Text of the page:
As night follows day, you can bet your french fries that, at this September moment, North American publishers are already grooming their diet book authors for their upcoming January "get thin" launches. Those authors lucky or unlucky enough to wade into the diet book bun throws which happen annually a few weeks after we all ditch our eggnog lattes and shortbread will claim that their diet is the best diet, a diet that surpasses others and pretty much guarantees that you will lose 10 pounds, or 40 pounds, or whatever.
I wonder if any of these publishers will pay attention to a study released today. In an analysis of data from nearly 50 trials (7,300 people) significant weight loss was observed with any low-carbohydrate or low-fat diet, with weight loss differences between diet programs small, so small as to be insignificant.
That's "any" low-carb or "any" low-fat diet. Any.
So the message here is not the old one we've heard that diets don't work, but rather that one diet works as well (or as poorly) as another. Good news for dieters, not so good for publishers.
In this study, Bradley C. Johnston, Ph.D., of Toronto's Hospital for Sick Children Research Institute, Toronto, and McMaster University, Hamilton, and his colleagues searched the medical literature to find studies in which overweight or obese adults (body mass index of 25 or more) were randomized to a popular self-administered diet. These were diet programs advertised through books and TV and included Weight Watchers, the Zone, Atkins, Ornish, Biggest Loser, Jenny Craig, South Beach, and Nutrisystem, among others.
As we know, these programs represent a multi-billion dollar industry, each one claiming that its macro-nutrient composition is better than the next. But as Johnston points out in the JAMA article, "Despite potential biological mechanisms explaining why some popular diets should be better than others, recent reviews suggest that most diets are equally effective, a message very different from what the public hears in advertisements or expert pronouncements."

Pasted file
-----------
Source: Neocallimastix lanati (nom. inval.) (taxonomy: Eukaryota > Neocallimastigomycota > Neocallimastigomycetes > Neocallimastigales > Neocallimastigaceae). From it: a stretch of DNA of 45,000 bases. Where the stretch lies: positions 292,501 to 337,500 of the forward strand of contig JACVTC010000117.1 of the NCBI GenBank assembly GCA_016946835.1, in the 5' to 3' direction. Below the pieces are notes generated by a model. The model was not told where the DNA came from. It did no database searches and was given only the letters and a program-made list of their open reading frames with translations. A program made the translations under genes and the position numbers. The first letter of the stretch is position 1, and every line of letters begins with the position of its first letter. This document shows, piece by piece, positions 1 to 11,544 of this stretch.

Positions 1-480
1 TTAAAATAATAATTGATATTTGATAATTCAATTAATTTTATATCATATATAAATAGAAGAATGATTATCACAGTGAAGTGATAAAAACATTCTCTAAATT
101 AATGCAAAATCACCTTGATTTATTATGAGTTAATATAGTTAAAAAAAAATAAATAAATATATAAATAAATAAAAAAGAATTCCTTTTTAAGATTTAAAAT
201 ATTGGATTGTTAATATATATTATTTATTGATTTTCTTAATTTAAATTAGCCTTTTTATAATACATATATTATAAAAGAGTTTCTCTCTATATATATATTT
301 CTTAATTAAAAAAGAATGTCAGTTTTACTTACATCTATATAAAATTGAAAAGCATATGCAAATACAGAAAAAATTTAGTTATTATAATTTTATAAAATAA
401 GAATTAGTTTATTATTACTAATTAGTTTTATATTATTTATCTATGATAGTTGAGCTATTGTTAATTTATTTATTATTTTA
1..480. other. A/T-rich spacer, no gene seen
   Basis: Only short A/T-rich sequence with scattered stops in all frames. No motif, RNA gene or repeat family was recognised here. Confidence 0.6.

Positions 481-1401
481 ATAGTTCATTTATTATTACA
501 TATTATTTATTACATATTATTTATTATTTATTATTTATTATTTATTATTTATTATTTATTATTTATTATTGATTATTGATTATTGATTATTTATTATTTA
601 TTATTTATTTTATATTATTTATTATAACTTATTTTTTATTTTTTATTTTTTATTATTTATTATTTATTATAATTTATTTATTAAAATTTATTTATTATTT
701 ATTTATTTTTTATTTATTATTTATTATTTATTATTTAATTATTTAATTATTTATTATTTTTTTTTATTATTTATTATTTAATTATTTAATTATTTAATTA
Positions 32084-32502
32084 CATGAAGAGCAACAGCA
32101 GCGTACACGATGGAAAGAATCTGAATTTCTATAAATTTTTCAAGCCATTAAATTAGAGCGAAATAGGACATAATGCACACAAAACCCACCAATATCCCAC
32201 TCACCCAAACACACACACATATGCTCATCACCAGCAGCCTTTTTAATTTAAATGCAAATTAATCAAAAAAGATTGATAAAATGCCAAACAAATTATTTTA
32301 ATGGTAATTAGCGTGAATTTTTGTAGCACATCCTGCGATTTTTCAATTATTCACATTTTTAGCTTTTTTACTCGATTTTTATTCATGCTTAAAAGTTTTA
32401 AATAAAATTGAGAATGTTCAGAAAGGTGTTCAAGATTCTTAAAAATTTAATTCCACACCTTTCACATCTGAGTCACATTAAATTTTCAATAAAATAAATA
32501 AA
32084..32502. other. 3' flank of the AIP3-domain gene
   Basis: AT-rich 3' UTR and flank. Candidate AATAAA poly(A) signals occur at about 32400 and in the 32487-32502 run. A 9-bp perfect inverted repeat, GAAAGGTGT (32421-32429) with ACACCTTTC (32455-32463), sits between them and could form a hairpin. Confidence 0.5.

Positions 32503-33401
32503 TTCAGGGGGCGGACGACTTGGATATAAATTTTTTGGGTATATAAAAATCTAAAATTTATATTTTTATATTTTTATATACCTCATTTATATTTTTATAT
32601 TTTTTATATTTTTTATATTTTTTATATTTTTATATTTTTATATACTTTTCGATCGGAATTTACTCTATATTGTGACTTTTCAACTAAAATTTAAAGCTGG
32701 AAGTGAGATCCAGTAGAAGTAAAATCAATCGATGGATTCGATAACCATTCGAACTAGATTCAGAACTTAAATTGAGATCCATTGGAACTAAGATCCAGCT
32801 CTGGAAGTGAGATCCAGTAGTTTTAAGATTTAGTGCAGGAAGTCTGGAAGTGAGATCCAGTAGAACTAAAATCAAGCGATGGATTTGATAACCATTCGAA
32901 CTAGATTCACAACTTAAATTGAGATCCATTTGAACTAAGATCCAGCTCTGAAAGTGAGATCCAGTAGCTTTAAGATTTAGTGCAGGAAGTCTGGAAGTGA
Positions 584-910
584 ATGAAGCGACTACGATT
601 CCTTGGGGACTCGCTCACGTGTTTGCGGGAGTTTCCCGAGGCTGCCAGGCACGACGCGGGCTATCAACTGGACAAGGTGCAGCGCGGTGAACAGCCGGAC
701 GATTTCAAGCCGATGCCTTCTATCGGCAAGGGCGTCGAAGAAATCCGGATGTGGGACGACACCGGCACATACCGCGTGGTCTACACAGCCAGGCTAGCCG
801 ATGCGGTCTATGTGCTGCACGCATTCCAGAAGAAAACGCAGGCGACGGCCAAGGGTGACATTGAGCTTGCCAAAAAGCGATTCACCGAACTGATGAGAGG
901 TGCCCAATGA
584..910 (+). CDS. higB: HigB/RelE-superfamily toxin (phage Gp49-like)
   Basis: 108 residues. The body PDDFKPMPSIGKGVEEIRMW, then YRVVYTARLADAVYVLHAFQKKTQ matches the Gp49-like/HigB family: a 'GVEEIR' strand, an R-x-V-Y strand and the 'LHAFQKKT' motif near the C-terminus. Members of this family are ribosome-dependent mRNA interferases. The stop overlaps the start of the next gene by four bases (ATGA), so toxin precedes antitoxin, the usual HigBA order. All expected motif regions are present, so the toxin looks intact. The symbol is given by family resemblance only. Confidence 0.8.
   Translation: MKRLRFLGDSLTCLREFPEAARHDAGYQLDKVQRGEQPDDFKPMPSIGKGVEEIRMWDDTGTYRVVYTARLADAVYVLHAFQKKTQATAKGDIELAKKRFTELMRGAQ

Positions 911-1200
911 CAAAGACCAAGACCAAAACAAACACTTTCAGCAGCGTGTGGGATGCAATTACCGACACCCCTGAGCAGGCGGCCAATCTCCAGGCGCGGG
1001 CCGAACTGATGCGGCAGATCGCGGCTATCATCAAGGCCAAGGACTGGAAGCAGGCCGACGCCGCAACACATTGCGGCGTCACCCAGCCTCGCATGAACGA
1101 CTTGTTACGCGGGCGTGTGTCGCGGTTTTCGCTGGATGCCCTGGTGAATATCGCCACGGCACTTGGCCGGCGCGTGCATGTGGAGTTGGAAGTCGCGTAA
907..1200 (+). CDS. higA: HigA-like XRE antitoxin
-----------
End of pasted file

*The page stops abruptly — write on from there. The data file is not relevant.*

All popular diets are "equally effective" Johnston writes, though among the 48 original randomized
controlled trials included in the meta-analysis there were differences. Even so, he says, "although statistical differences existed among several of the diets, the differences were small and unlikely to be important to those seeking weight loss."
Another diet study also released this week from Tulane University in New Orleans noted that when it comes to losing weight and lowering your risk of heart disease, a low-carb diet is better than a low-fat diet. But when it comes to weight loss alone, Johnston's study has shown that one diet is no better than another. He suggests that people are better off choosing "the diet that gives them the least challenges with adherence."
Another way of putting it? Just pick one you think you can stick to and live with. In other words, whatever works!
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